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Checklist S12427703

 
Location
Fort Zachary Taylor Historic SP, Monroe County, Florida, US ( Map ) ( Hotspot )
Date and Effort
Mon Dec 31, 2012 8:24 AM
Protocol:
Traveling
Party Size:
2
Duration:
1 hour(s), 48 minute(s)
Distance:
0.5 mile(s)
Observers:
Carl Goodrich List , Marshall Iliff
Comments:

Submitted from BirdLog World for iOS, version 1.5.0
Species
31 species (+2 other taxa) total
15
Rock Pigeon (Feral Pigeon)
4
Eurasian Collared-Dove
4
Mourning Dove
2
Least Sandpiper

on beach

1
Spotted Sandpiper

on beach

1
jaeger sp.

Very distant flying W low to water

3
Bonaparte's Gull

all first-winter birds; two off jetty, one well to right near harbor. Carl Goodrich says he has seen the species in Key West just 3-4 times previously (in 10+ ears of birding here in winter), so the fact that 10+ are present this year is most unusual. Photo of the first one we saw, which was point blank on the beach but had flown off with a Laughing by the time I brought the camera around:

Bonaparte's Gull

75
Laughing Gull
3
Ring-billed Gull
2
Herring Gull
2
Lesser Black-backed Gull

first-winters

15
Royal Tern
10
Sandwich Tern
25
Magnificent Frigatebird

Most were distant

2
Brown Booby

Pair seen well flying East; probably dark below but too distant to be sure; easily identified by rolling arcs, longish tails, bow-winged glides

4
booby sp.

Likely Browns; very distant

45
Double-crested Cormorant
20
Brown Pelican
2
Great Blue Heron (White form)
1
Great Egret
3
Turkey Vulture
3
Osprey
1
Red-bellied Woodpecker
1
Peregrine Falcon

on tower offshore

1
Thick-billed Vireo

***mega; amazing rarity seen flying in from south directly off water, probably a direct arrival from Andros, Bahamas, which is about 250 mi east (and we had strong east winds overnight). A few Thick-billeds live in Cuba, which is closer, but wind direction strongly suggests an arrival from Andros, where Thick-bilelds are much more common. Full account, description, and photos below:

First spotted by Iliff as it was flying about 5-7 ft off the water and heading straight for the point (we were seawatching about 50m E of the base of the jetty from one of the picnic tables). When spotted, I shouted "passerine!" and ran to the thicket at the base of the jetty, focusing on the seagrape closest to the base of the jetty, since I expected the bird to arrive at that closest patch of vegetation. when I arrived, no bird was evident but within 5-10 seconds I saw a bird arrive in the opposite side of the bush. I did not know what to expect, but had the impression of a bird that was larger than a warbler and possibly a sparrow-sized bird. It was initially invisible behind large Sea Grape leaves but then revealed itself and I instantly recognized it as a Thick-billed Vireo (surprising myself somewhat, since I have never seen the species before and have found some photos of White-eyed/Thick-billed to be confusing). The breast feathers were slightly wet on one side, perhaps from dropping down on the sea! I called for Carl who came over to check it out (he had not heard me yell) and I studied the bird as it sat just a few feet off the ground for about a 45 seconds before Carl arrived. As Carl walked up, it seemed to regain some strength and hopped up in shrubs. I was able to get Carl on the motion and I dashed back for our two cameras, which were back on the picnic table. Careful to make sure the bird did not leave the thicket, I dashed back and found that the vireo had climbed to near the top of the shrubs there and was able to take the first couple photos below. In total it stayed in southernmost thicket for about 4 minutes and then worked its way inland through Australian Pines (20 ft up) in company of Palm Warbler. We tracked it and photographed it in terrible light until we lost it, maybe into main hammock.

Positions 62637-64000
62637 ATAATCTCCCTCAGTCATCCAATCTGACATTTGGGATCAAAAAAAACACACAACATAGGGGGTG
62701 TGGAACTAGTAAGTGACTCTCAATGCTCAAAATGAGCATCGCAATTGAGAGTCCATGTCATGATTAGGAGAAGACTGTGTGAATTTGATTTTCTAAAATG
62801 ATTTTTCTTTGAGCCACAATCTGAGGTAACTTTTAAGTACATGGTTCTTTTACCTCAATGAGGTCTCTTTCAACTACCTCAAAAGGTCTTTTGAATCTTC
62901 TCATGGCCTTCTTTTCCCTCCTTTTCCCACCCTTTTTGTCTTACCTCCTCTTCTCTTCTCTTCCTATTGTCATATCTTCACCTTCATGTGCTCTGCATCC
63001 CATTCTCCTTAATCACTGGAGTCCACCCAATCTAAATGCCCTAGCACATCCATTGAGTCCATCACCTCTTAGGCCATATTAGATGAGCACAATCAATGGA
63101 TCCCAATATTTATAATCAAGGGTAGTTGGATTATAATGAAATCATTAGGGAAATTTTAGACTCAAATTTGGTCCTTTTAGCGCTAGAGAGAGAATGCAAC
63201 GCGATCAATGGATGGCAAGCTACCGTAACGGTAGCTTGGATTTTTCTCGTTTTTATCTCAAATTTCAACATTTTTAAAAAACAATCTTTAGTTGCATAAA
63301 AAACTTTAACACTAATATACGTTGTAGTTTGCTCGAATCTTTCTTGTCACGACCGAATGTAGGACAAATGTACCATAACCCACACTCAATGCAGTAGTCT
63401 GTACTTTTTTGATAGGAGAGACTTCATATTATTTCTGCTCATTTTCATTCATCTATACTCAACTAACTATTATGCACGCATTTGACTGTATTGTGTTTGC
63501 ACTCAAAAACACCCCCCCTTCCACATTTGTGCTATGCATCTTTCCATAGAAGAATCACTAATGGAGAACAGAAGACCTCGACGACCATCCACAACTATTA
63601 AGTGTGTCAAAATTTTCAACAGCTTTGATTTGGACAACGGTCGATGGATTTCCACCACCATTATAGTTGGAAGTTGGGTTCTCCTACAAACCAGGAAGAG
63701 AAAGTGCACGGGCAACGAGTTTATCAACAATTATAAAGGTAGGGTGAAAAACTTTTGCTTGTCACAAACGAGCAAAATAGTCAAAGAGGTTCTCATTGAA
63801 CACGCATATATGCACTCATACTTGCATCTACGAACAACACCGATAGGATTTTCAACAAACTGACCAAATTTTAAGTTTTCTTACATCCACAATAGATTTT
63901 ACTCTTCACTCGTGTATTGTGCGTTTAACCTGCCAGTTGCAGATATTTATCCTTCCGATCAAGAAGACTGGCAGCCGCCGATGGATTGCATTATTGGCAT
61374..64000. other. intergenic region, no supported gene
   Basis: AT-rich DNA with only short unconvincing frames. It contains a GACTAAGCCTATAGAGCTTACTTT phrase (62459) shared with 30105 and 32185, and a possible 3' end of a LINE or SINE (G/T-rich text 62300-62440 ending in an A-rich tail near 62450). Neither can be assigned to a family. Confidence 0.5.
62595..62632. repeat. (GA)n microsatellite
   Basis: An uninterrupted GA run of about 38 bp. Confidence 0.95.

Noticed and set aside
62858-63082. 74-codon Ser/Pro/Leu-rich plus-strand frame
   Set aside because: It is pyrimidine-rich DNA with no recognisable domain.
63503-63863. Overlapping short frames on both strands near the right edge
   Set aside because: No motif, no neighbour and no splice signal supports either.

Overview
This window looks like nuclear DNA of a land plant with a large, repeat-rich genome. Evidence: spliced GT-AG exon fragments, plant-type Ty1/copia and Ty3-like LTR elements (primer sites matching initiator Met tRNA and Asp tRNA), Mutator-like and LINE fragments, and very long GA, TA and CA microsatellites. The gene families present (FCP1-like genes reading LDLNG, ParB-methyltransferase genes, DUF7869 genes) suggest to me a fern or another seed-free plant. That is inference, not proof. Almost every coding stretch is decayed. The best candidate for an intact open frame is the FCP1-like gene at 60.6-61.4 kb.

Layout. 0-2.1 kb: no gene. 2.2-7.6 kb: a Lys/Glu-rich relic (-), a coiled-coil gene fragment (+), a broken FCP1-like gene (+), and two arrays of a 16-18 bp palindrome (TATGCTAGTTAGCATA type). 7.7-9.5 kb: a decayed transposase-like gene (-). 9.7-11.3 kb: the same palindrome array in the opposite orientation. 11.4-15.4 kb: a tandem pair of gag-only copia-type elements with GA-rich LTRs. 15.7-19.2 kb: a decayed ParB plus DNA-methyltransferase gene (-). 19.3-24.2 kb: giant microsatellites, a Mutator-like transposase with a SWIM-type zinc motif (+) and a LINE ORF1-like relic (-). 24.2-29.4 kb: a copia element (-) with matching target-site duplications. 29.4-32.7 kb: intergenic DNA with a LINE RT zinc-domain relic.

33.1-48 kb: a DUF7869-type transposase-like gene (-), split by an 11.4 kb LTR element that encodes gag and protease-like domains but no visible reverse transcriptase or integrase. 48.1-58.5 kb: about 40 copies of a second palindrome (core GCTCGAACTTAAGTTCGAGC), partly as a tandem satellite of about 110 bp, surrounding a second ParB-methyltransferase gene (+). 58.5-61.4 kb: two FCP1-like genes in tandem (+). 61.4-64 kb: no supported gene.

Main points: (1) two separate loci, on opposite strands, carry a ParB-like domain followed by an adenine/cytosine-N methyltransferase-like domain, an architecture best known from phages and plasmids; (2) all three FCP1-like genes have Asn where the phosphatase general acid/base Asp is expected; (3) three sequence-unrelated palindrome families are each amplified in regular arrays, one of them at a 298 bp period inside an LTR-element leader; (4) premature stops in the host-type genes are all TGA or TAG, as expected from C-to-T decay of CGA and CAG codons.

Relevant field marks included: very large bill for a White-eyed-type vireo, with the bill obviously grayish and with a strong hook on the maxilla. Eye dark brown with only faint contrast with the pupil. Crisp broken whitish eye ring and yellow upper lores created a distinctive face pattern that was unlike White-eyed Vireo. The underparts were washed with yellowish, and not like the white breast with yellow flanks of White-eyed. The head and neck appeared overall olive greenish and lacked the gray neck sides of White-eyed. Bold white wing bars on dull olive wings. The field notes are written 2 Jan 2013 at 6:30 pm, and I did not take detailed field notes at the time, since I instead focused on getting photos.

A tough photo subject, but diagnostic photos with SLR:

Thick-billed Vireo

Thick-billed Vireo

Thick-billed Vireo

Thick-billed Vireo

1
Blue-headed Vireo
4
Blue-gray Gnatcatcher
5
Gray Catbird
1
Brown Thrasher

*rare; Carl's first for the park and first eBird record for Fort Zach (three prior Key West records in eBird, but none since 2005); Carl said this bird was first found about a month ago by another birder; seen well in first thicket on right after entrance, where I heard it scratching on the ground and was able to get multiple views of it as it hopped and scratched in the leaf litter under the bushes; seen well (not Long-billed) showing pale mandible, yellow eye, rich reddish brown back, long tail, and sharp long streaks on breast. Size a bit larger and bulkier than catbird in same thicket,

1
Northern Mockingbird
2
Northern Parula
12
Palm Warbler (Western)
1
Yellow-rumped Warbler (Myrtle)

in Australian Pines

 

Are you submitting a complete checklist of the birds you were able to identify?

Yes